Time after time

I saw yet another discussion supporting the four-day workweek on my friend’s Facebook timeline. (Some people even insist on four-hour workweek.) As the world divides up between haves and have-nots, so is the work life. You either punch 50+ hours of work, or punch yourself on the street looking for any source of income.

The technology and infrastructure for distributing wealth and jobs are already there. What is missing is, as always, our mindset. Maybe we have yet to find out an alternative to the failed Soviet-style communism society. I think the problem is rather in our ignorance: We do not see that we have two extreme positions in our behaviors while lamenting on the extreme divisions occurring in the society. We do not understand that it is each of us that is driving the 1% vs. 99% society forward.

We have two contradicting ideas in our mind. On one hand, we want everything to be equal. We want equal job opportunities, equal human rights, equal relationships, equal share in anything we commit to. That is what we say all the time: We do not want the 1% vs. 99% world. But on the other hand, we reward The Best with our behavior. We watch movies that are created by a handful of top players in the movie industry, over and over again (sequel, reboot, adaptation). We search for the cheapest option available (Walmart, Costco). We are obsessed about the sole winner at the end of a journey (reality shows). Our action says far more louder and clear than our word: We want (to be) the 1%.

If I use the analogy of the Soviet Union again, we know the problem isn’t about lack of resource or opportunities: it is about the unequal, or even broken, distribution system. In order for the society to turn its trend around and provide for each citizen sufficiently, we, the 99%, must first begin by realizing our toxic obsession and abandoning our own practices.

Saying so is easy, so easy. Doing so…not so much. How easy it is for us to stop buying at Costco and visit local grocery stores with local goods, sold with 300% markup? How easy it is for us to stop watching reality shows, reading celebrity news, watching blockbusters? Do we even realize that it is us who is driving the divided world even farther apart, in the first place?

If there is a hope for this self-choking rat-race, I think it is taking back our time. I am not talking about taking more vacations or reducing the amount of tasks or one of those “tricks” to survive and win the career war. Literally, I think the first step might be to give ourselves abundant time. To do what? Nothing.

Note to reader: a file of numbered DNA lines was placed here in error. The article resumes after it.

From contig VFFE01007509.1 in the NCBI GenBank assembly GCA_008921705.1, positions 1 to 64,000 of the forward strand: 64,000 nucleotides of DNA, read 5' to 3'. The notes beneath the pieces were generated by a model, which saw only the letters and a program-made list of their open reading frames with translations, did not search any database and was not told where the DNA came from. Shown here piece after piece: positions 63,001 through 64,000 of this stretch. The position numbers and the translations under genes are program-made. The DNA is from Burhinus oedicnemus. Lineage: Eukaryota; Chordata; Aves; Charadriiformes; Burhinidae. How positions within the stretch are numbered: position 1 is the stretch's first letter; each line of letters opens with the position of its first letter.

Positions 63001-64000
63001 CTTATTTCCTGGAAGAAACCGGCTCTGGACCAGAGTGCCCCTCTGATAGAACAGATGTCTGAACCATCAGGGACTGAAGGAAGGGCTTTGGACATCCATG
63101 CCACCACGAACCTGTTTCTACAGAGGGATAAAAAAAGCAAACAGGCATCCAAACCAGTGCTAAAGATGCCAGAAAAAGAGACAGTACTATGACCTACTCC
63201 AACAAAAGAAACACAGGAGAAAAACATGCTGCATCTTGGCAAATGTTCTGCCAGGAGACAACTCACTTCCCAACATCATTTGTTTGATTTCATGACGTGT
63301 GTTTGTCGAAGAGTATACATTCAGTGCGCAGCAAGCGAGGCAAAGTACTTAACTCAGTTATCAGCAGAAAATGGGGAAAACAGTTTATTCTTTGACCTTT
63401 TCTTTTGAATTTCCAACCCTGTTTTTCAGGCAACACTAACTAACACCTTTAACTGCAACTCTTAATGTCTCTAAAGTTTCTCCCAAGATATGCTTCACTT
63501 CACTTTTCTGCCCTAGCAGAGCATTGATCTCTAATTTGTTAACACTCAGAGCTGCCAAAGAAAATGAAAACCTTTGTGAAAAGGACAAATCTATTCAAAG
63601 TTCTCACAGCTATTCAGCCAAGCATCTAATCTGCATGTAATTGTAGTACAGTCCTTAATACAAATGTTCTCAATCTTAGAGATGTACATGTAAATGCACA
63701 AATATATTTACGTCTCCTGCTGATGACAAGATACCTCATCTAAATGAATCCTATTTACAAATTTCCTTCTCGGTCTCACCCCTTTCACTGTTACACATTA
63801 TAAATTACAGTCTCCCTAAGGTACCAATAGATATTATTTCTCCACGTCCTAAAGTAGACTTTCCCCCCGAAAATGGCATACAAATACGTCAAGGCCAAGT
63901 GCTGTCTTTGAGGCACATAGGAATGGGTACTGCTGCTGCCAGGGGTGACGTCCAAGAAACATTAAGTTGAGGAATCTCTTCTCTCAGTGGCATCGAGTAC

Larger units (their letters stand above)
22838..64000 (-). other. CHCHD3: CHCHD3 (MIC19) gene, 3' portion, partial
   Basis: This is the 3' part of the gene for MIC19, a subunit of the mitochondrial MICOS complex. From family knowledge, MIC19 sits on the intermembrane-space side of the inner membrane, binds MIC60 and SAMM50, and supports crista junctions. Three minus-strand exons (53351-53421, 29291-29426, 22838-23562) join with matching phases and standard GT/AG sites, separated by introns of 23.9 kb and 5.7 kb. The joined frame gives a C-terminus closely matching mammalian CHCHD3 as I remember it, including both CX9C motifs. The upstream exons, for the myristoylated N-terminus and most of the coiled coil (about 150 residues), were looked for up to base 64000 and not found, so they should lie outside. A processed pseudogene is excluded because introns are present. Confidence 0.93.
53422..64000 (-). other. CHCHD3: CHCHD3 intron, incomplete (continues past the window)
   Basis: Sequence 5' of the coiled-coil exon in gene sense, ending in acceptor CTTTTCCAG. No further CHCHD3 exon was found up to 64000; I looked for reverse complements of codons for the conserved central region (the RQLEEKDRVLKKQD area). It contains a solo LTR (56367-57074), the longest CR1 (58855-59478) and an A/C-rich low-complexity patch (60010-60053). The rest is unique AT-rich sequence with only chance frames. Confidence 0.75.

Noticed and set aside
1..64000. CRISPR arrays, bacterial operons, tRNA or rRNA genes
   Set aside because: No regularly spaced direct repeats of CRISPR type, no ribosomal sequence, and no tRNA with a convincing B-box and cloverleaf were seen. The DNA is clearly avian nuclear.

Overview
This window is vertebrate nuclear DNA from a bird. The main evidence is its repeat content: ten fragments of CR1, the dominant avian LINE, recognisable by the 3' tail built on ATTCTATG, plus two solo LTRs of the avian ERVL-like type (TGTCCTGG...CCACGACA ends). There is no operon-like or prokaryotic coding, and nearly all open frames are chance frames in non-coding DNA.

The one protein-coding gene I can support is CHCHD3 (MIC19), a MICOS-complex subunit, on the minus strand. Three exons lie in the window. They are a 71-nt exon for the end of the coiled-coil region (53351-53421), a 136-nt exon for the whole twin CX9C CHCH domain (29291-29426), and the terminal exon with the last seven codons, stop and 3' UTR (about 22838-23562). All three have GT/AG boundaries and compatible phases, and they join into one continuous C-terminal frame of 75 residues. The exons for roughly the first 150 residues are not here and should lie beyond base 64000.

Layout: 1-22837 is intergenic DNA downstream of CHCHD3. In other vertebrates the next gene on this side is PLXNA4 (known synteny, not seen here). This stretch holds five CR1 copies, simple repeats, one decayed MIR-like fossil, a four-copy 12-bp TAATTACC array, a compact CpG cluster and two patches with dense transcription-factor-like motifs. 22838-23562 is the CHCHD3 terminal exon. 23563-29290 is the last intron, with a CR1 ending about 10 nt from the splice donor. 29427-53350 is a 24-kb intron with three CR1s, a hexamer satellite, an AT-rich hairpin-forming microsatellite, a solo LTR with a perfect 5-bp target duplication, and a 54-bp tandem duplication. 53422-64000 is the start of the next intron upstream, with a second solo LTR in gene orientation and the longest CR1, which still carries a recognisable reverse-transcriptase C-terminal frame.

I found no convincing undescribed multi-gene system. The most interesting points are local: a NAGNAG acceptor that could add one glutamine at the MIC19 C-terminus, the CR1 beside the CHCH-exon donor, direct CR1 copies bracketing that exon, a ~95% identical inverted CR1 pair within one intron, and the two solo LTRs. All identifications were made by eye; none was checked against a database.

Abundant time for the sake of time is what allows us to see what is most important, take care of ourselves and our family, stay sane during this chaotic period. Regarding the four-day workweek argument, I do not think it is about the length of the weekend. As long as it is called “weekend” that comes in conjunction with “weekdays,” the 2 or 3 days are still part of our working life, and therefore would not allow us to see the big picture outside the corporate framework.

I have been living a self-employed life for just over a month and it is already giving me a tremendous amount of insight into my habits, fixed ideas, and routines that have stopped working a long time ago. I saw them clearly because I first cleared my life and gently forced myself to see every aspect of my life. I did not plan to do that, but if you have no obligation (temporary) and all time, you naturally focus on yourself. It can be brutal, but it is more than worth it.

I haven’t stopped buying at Costco or watching expensive silly movies (at least I am free of reality shows, except for some YouTube moments, shown below) so I am still far off the wannabe 1% mindset, but taking ourself back of our time should be the first step. And ironically, disillusioning ourselves of a “stable career” might be turning our attention into what our life is about, after all. I certainly hope so.